To the Editor,
If you have taken a walk down Main Street recently, you will see signs up in the windows of many businesses: “No public washroom,” “No loitering” or “The RCMP will be notified about intoxicated people.”
In my 40-some years living in Flon, we have had transients and homeless people. But from my observations the number is increasing.
Perhaps the problem is because of a big economic shift in Flin Flon. We have moved from an economy primarily based on mining to a trading hub for more than 7,500 people. We are glad that there are good roads to bring people in and this has really bolstered our retailing sector. But those roads have also brought others as well.
Statistics Canada notes that in 1911, 45 per cent of the population lived in cities and in 2011 that number rose to 81 per cent., People have moved to cities expecting opportunities for employment and a better quality of life. Often, they don’t have the qualifications for jobs or those jobs don’t exist. Some go back, but others lack the resources to return home.
I think we are very quick to make snap judgements about the homeless. We say, “They are shiftless and lazy, druggies or drunks and probably mostly to blame for their predicament.”
Statistics tell a different story.
The Canadian Observatory on Homelessness claims it is poverty. Wages for low- income Canadians have dropped almost 20 per cent between 1980 and 2005. Housing costs often constitute approximately 50 per cent of someone’s expenses. Add costs of food and medical care, people have little left. Some homeless women are single moms or have left abusive relationships. Although women’s shelters exist, they are not adequate. Some face the demons of drugs, alcohol and mental illness. Governmental response in recent years has been to cut funding for health care and education. Affordable housing is becoming a thing of the past.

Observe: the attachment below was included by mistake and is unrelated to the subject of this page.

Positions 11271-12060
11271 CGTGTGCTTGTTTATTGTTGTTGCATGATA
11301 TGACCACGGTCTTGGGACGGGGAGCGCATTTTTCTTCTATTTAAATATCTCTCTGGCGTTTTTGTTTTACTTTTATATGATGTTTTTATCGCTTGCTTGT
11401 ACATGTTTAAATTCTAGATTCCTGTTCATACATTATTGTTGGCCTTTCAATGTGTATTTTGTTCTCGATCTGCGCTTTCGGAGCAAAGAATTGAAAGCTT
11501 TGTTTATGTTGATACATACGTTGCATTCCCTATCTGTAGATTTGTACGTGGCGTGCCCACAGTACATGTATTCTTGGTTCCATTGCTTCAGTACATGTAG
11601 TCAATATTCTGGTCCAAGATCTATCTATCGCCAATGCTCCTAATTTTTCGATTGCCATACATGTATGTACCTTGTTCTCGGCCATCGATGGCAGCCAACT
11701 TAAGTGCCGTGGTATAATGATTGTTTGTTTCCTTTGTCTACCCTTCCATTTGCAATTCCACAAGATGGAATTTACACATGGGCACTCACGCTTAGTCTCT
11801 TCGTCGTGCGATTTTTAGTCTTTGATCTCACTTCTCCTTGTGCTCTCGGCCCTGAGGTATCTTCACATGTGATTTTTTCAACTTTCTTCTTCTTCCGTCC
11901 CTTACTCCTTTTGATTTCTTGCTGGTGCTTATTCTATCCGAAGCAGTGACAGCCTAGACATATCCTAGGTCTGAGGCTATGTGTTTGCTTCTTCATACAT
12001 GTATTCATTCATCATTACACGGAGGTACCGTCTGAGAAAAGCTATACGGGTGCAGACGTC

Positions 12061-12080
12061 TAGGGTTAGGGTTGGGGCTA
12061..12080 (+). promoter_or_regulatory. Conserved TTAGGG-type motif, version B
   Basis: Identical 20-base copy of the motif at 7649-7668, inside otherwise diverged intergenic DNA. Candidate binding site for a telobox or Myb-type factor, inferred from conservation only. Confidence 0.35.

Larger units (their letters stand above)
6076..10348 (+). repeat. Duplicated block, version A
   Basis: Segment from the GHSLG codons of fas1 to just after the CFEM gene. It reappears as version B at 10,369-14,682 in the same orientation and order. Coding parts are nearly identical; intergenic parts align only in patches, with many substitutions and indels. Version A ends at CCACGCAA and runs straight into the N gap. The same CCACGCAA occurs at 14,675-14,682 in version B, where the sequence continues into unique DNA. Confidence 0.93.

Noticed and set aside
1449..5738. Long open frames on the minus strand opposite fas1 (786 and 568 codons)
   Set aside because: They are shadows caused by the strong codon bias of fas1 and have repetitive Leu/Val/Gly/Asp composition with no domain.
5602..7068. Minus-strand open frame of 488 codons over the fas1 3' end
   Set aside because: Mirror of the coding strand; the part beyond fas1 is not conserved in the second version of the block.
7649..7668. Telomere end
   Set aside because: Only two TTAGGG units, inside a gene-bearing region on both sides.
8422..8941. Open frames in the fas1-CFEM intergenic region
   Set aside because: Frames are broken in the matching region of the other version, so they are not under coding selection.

As a retiree, living on a fixed income is challenging. In the past 10 years, my hydro, taxes, cable TV and water bills have almost tripled. We are finding it more of a pinch to keep our home and there are many other pensioners far worse off.
There are signs in our Main Street stores that seem unwelcoming to street people. But it is not their job to look after them. Their first obligation is to their customers. I feel uneasy if I see people I don’t know loitering in front of a business. I fear being hassled. I would feel uncomfortable to enter a business establishment and see a street person harassing a store employee. I don’t like being panhandled. I know years ago when someone asked me for change, they grabbed my wallet and wouldn’t let go until the wallet tore in half.
The homelessness problem in this community is our problem. Other communities struggle with the same issue and they have found solutions. In Winnipeg, the problem of the lack of public washroom facilities has been solved by the installation of porta potties at strategic locations along Portage Ave. They have hired unemployed homeless people to act as attendants. The cost was under $100,000. The money was raised from local charities, donations by Portage Avenue businesses and from the existing budgets of city councillors.
If you walk along our Main Street there are several vacant lots. This is not an impossible solution for our community.
The problem of finding shelter for those who have no place to sleep is not unsolvable. Quonset huts are warm, cozy and inexpensive to purchase and maintain. Flin Flon has many places for sale because of unpaid taxes. Perhaps our city council might waive the taxes if these properties were purchased for homeless shelters. Most of these are unoccupied. Seeing these places renovated and used would be an asset for our community. Flin Flon is a very generous community. Look at the money we raise to help people who have high medical expenses or have lost their homes due to fire.
We can solve this problem, but we need to be proactive. Flin Flonners are resourceful. We need to get businesses, municipal government our service clubs and charitable organizations on board. We can show leadership to other places and make our actions a matter of civic pride.